Kwana Casa’in is all about fighting corruption – Evans Ejiogu | Dailytrust

Kwana Casa’in is all about fighting corruption – Evans Ejiogu

Evans Ejiogu
Evans Ejiogu

Evans Ejiogu, a producer/director, works with Arewa24. The multiple television content creator, film director, writer, video editor and businessman, trained in MET film school London before coming back to Nigeria to practice. In this interview, Ejiogu, who is producer of the famous TV drama series ‘Kwana Casa’in’ showing on Arewa24, talks about challenges, prospects and many more.

How long have you been in the filmmaking business?

I have been in the industry for more than 13 years. I have been creating corporate content for international organizations. I have gained working experience from theatre arts, television drama, as well as short films. I have also done things like documentaries, TV commercials, radio jingles and online content provision. Presently, I am the director news programming, development and commercial project at Arewa24, an entertainment channel with an audience of over 35 million Hausa speakers in over 11 countries in Africa. 

I am responsible for overseeing the production of new TV commercials, weekly shows, and drama series including the famous “Kwana Casa’in” and other independent productions just to deliver top-notch content that meets editorial guidelines.

What is your actual role in the series ‘Kwana casa’in?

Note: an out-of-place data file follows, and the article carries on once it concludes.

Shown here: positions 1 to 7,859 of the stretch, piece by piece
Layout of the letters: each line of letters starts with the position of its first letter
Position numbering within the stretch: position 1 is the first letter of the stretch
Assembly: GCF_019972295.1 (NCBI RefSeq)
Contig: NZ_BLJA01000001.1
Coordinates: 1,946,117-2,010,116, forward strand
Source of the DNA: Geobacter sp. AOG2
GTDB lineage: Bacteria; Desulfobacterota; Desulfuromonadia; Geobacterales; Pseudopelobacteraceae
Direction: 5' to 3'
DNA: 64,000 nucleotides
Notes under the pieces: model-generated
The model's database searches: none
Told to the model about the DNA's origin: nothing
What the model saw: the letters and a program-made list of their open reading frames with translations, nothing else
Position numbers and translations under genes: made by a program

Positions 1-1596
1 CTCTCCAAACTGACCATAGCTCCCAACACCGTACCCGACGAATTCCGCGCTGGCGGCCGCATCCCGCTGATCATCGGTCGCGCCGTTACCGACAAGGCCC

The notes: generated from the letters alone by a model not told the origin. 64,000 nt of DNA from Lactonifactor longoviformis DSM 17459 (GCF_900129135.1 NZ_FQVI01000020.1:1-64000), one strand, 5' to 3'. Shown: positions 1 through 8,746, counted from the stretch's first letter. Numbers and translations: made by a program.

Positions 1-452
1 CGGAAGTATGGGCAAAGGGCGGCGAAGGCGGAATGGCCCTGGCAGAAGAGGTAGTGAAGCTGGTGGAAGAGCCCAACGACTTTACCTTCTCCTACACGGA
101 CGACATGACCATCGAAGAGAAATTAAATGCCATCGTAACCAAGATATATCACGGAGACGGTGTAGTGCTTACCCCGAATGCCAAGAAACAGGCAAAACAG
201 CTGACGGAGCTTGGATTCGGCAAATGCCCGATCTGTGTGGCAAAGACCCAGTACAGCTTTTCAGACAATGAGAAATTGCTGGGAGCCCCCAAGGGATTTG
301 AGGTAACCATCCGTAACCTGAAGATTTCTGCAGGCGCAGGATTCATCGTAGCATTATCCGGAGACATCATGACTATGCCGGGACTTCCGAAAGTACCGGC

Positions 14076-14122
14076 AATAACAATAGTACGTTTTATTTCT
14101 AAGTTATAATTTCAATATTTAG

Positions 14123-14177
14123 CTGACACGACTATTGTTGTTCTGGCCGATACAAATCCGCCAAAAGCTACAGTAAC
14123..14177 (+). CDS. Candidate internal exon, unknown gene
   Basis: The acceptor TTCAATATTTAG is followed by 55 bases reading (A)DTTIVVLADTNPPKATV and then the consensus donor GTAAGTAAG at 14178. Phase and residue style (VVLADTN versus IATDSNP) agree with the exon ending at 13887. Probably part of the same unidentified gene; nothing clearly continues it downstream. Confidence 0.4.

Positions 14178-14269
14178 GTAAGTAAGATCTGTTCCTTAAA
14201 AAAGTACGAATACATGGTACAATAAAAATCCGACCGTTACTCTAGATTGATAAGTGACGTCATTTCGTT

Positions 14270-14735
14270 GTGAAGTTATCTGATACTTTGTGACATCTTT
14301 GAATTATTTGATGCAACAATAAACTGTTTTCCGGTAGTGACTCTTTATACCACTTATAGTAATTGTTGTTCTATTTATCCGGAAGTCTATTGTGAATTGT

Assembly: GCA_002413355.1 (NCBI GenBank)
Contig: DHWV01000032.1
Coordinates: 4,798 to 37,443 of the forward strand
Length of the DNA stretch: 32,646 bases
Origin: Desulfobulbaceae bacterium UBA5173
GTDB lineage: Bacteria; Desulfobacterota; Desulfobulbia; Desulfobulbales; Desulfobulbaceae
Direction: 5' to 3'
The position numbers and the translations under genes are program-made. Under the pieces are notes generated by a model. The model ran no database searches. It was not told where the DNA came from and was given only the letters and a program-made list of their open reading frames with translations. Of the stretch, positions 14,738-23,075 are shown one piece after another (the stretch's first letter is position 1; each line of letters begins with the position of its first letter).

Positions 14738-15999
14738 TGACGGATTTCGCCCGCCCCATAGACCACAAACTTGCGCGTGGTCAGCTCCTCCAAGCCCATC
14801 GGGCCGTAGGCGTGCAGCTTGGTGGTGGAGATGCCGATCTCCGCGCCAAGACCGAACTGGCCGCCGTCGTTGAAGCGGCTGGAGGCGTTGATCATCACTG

Though I direct the series ‘Kwana Casa’in’, I am the executive producer of the TV series; I have been the executive producer of the TV series since its season one in 2018.

What motivated the idea of Kwana casa’in?

The series wasn’t my sole idea; it was an editorial decision taken by the management of Arewa24, including me. Kwana casa’in was in the pipeline before I joined Arewa24. The management thought it wise to look at a different dimension to what the station’s series Dadin Kowa is giving to the audience. We are looking at exploring corruption in a way that will inform, entertain, as well as resonate with viewers in northern Nigeria. We are not just tackling corruption in different settings of the society, but if you tackle corruption without the entertainment value that drama brings, it will be boring.

Does it mean the main theme of the series is tackling corruption?

Yes, it started with corruption in education, health, and most importantly in the power sector. You will agree with me that every Nigerian will want to have 24-hours power supply. There is so much to talk about that is affecting the country but you cannot tackle everything at the same time. So, we have to streamline it in that way. Like presently, we are talking about the environment and the corruption we are dealing with.

What is the secret behind linking up Season 1 to 6 without losing the theme?

There is a whole lot of activities leading to series production which we handle during pre-production, production and post-production, so when we conceptualized Kwana Casa’in, we looked at it in a way that in 3 or 4 seasons, as a whole, the overriding storyline, the storyline, the message and character development would be interwoven with one season to the other. Moreover, the credit goes to our writers because we have a team of writers who are very much trying to keep the tempo going.